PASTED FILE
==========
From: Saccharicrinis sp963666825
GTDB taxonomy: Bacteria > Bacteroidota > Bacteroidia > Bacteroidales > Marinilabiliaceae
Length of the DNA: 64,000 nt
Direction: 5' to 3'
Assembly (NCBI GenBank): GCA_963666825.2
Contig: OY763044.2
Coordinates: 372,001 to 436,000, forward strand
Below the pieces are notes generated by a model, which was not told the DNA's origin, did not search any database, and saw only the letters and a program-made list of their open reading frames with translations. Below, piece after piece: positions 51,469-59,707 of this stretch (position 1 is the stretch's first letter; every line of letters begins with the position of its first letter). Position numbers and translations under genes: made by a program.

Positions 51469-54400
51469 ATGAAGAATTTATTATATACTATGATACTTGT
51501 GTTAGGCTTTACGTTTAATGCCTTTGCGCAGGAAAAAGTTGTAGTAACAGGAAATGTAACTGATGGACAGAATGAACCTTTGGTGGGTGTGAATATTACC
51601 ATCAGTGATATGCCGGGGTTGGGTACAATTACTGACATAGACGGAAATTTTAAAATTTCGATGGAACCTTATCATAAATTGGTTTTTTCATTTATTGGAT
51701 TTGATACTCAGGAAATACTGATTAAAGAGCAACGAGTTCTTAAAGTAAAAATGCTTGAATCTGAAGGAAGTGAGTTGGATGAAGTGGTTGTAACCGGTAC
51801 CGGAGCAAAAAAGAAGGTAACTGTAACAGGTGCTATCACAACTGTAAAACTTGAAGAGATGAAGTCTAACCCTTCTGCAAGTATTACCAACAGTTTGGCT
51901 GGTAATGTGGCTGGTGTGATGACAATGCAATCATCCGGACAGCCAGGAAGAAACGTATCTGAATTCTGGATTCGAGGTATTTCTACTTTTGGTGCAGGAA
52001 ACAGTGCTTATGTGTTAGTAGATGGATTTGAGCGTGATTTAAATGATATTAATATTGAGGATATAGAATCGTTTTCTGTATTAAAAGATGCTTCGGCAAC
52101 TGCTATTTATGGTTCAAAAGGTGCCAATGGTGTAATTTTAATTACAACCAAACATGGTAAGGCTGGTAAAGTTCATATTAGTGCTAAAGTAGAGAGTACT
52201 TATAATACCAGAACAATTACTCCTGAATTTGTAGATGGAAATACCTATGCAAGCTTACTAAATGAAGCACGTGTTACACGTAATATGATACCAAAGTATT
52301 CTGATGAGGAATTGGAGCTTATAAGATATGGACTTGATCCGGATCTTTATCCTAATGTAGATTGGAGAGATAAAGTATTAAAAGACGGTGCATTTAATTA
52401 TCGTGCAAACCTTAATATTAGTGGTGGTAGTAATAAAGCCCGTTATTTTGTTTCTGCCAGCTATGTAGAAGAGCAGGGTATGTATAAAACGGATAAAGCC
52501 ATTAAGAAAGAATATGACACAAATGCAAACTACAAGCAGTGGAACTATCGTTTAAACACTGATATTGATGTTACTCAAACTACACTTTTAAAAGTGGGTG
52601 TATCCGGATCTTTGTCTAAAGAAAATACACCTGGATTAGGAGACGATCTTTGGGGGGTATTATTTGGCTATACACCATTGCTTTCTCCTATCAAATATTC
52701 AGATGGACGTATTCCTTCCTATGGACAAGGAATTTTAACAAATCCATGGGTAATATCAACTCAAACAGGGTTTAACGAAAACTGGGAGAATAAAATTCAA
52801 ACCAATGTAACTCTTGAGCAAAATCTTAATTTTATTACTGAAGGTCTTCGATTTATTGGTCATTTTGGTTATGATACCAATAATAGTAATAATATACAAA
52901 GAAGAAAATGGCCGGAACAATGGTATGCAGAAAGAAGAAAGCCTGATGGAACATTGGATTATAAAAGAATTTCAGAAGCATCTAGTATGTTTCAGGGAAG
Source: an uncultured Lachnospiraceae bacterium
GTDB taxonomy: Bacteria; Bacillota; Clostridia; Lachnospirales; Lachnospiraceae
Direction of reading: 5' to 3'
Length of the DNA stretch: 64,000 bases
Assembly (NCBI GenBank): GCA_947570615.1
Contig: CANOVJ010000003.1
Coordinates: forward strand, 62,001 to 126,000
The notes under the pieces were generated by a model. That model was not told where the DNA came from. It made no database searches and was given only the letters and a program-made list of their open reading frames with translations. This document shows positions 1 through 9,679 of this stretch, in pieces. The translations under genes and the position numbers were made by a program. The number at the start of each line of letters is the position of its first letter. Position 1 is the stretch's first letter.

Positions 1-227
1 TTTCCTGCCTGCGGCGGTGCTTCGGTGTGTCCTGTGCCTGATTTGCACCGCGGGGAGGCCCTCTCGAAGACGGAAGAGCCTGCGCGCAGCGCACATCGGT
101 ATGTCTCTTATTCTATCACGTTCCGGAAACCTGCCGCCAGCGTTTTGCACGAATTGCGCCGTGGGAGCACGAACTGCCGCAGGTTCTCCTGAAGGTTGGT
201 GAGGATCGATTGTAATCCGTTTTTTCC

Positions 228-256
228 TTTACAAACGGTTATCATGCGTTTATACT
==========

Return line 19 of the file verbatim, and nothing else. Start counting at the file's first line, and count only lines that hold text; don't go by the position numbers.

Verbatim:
52301 CTGATGAGGAATTGGAGCTTATAAGATATGGACTTGATCCGGATCTTTATCCTAATGTAGATTGGAGAGATAAAGTATTAAAAGACGGTGCATTTAATTA